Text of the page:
As automakers and buyers shifted their lineups and interest from truck-based SUVs to crossovers in the early 2000s, Jeep was faced with a conundrum. Aside from a few outliers such as rear-wheel drive versions of the early Willys Wagon, the automaker had largely shied away street-oriented vehicles, and yet that’s what consumers were starting to prefer. Off-road ability came first, even with its luxurious Grand Wagoneer and its city-friendly Cherokee and Grand Cherokee.
But when it came time to replace the Cherokee, which had been in production since late 1983, the powers that be in Detroit — not to mention Stuttgart, Germany, since Mercedes-Benz parent Daimler had control of Chrysler by then — were clearly intrigued by softly styled crossovers such as the Toyota RAV4 and Honda CR-V.
Enter the Cherokee’s replacement, a vehicle many Jeep nerds (including myself) watched with equal parts anticipation and trepidation. Camouflaged test mules revealed short overhangs — good — but an upright body with an oddball front end — bad.
What was finally unveiled was an unusually styled SUV with a Wrangler-like front end. Jeep brought back round headlights with its 1997 Wrangler, and the automaker felt the need to remind shoppers that seven vertical grille slots flanked by a pair of spotlights equals Jeep. Except with the Liberty‘s upright body and its pronounced fender flares, the look was more akin to the Chevron cars that proliferated TV ads at the time than it was a reminder of the brand’s heritage.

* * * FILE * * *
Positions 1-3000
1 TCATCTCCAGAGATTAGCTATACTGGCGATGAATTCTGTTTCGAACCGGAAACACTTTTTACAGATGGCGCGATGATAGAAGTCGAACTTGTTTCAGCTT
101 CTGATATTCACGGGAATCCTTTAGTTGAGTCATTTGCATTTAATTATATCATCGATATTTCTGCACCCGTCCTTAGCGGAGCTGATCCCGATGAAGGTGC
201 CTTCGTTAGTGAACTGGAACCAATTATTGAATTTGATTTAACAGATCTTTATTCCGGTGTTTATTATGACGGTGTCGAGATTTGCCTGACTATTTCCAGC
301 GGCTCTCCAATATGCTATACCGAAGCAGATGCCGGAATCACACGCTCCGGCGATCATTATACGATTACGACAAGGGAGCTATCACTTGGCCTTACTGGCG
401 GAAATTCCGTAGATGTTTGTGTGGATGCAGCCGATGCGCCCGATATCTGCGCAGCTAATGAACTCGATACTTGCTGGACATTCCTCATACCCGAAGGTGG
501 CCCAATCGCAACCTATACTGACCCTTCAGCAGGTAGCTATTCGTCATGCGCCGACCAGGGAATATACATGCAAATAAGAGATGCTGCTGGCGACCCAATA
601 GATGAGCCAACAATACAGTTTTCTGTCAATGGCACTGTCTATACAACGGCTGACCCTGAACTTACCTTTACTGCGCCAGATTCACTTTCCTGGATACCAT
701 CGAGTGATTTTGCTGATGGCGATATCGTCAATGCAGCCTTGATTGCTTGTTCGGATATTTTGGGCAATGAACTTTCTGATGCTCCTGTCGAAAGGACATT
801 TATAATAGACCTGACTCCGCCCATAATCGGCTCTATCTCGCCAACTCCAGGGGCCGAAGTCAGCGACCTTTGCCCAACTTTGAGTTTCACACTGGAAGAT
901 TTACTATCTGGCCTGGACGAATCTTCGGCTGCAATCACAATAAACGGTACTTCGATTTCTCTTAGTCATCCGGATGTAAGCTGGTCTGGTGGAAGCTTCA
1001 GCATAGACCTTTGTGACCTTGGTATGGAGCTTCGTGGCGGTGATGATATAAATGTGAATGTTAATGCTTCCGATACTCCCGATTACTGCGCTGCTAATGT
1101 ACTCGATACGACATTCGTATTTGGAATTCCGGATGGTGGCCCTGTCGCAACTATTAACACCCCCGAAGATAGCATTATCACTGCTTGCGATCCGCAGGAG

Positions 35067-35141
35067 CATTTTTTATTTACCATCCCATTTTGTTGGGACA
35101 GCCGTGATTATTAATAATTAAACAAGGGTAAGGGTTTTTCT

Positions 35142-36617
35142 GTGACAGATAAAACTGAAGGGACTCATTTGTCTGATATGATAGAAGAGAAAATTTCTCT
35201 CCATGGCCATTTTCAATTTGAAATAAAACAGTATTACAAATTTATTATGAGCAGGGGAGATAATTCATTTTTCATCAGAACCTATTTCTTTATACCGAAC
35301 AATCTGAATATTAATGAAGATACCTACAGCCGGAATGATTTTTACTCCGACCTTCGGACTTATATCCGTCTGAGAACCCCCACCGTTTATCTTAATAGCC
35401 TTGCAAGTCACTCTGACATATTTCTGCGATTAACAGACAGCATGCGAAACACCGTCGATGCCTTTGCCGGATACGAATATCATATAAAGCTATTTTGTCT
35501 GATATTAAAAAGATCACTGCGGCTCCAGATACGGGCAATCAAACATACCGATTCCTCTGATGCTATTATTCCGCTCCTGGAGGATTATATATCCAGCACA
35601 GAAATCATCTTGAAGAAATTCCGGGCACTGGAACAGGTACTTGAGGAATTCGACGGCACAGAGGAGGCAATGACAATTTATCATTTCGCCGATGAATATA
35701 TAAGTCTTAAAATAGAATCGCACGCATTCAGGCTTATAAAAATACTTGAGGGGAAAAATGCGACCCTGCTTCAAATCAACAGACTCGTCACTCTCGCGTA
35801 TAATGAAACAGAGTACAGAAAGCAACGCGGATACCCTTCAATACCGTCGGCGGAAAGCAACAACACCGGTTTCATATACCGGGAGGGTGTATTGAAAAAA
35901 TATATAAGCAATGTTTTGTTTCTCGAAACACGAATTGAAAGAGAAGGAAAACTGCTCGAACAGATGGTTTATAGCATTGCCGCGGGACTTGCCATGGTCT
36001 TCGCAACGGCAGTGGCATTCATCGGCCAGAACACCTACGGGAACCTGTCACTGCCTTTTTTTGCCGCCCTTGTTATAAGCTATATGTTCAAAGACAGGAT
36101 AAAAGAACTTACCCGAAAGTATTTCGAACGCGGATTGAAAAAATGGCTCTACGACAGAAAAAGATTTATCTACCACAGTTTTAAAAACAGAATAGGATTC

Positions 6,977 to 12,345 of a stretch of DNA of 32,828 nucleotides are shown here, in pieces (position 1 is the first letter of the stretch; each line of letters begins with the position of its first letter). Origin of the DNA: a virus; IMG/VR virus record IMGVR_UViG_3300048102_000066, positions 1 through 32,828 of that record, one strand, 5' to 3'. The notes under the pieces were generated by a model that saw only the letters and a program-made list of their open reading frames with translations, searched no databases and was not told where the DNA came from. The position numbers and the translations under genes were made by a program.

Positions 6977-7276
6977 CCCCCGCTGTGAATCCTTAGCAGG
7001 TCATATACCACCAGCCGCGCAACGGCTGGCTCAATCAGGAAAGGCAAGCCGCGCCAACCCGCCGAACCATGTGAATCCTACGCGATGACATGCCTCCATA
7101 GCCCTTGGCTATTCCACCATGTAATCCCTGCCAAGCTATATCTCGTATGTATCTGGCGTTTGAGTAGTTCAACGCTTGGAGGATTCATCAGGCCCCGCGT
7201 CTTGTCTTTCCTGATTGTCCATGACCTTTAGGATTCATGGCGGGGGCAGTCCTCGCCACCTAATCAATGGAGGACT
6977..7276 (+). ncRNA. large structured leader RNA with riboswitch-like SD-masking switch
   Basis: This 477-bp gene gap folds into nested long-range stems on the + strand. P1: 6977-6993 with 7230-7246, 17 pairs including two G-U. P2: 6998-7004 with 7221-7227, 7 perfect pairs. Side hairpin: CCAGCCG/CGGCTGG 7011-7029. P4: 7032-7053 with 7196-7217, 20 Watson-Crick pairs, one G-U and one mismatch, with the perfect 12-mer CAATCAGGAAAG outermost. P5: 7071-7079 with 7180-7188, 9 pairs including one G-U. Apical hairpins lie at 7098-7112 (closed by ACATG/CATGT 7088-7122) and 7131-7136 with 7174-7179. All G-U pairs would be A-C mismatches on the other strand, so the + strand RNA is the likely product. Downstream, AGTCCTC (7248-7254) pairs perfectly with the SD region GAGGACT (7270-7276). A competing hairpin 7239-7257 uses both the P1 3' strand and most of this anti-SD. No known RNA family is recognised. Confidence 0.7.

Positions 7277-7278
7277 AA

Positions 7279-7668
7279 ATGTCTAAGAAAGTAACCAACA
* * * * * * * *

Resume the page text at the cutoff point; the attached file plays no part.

Not helping things was the underwhelming 3.7-liter V-6 that would power most Libertys (which, nearly two decades later, I still want to call Liberties). The engine replaced the long-running 4.0-liter inline-six, a torquey tractor-grade engine that earned a deserved reputation for reliability. The problem? The new V-6 was more powerful than the old engine, but it needed lots of engine-revving.
Underneath, Jeep traded the solid axles on which it had staked its off-roading reputation for a new independent front suspension designed to smooth out highways but not boulders and mud pits. A solid axle was retained at the rear, but even with the optional Off-Road Group ($765 in its inaugural year) that added a limited-slip rear differential, skid plates and beefier tires, the Liberty was a rolling 4-wheeling compromise. Jeep shied away from answering whether the Liberty conquered the vaunted Rubicon trail, for instance.
Jeep intended for the new SUV to be a big departure from the Cherokee, and it’s easy to imagine why since the boxy outgoing model was nearly old enough to cast a vote. Accordingly, the new, patriotic Liberty name was selected. The word itself is so steeped in Americana — the concept of "liberty" was largely defined by the American revolution — that Jeep continued to use the Cherokee name in markets outside North America.
In the long run, the name change was a good one. Though the Liberty was a hit initially, it will forever live in the Cherokee’s admittedly shorter shadow — the Liberty was taller, after all. With good Cherokees now trading for upward of five figures, the old SUV’s place as a collector vehicle is fairly well cemented. By contrast, a Liberty can be had for comparatively little. Plan to spend less than $8,000 for a very nice example, of which there are many on Autotrader. Even the second-generation Liberty — which was, remarkably, worse than the first — has depreciated to sub-$15,000, even for the best examples. Here’s a nice 2006 Liberty Limited from the final year of production at just $7,295 in St. Joseph, Michigan.
There were some interesting points during the Liberty’s run. An Italian-built diesel engine was briefly optional, and the Renegade package that included four spotlights mounted to the roof (with covers, which made them legal) eventually begat the Jeep Renegade sold today. Well, that’s a heritage. Find a Jeep Liberty for sale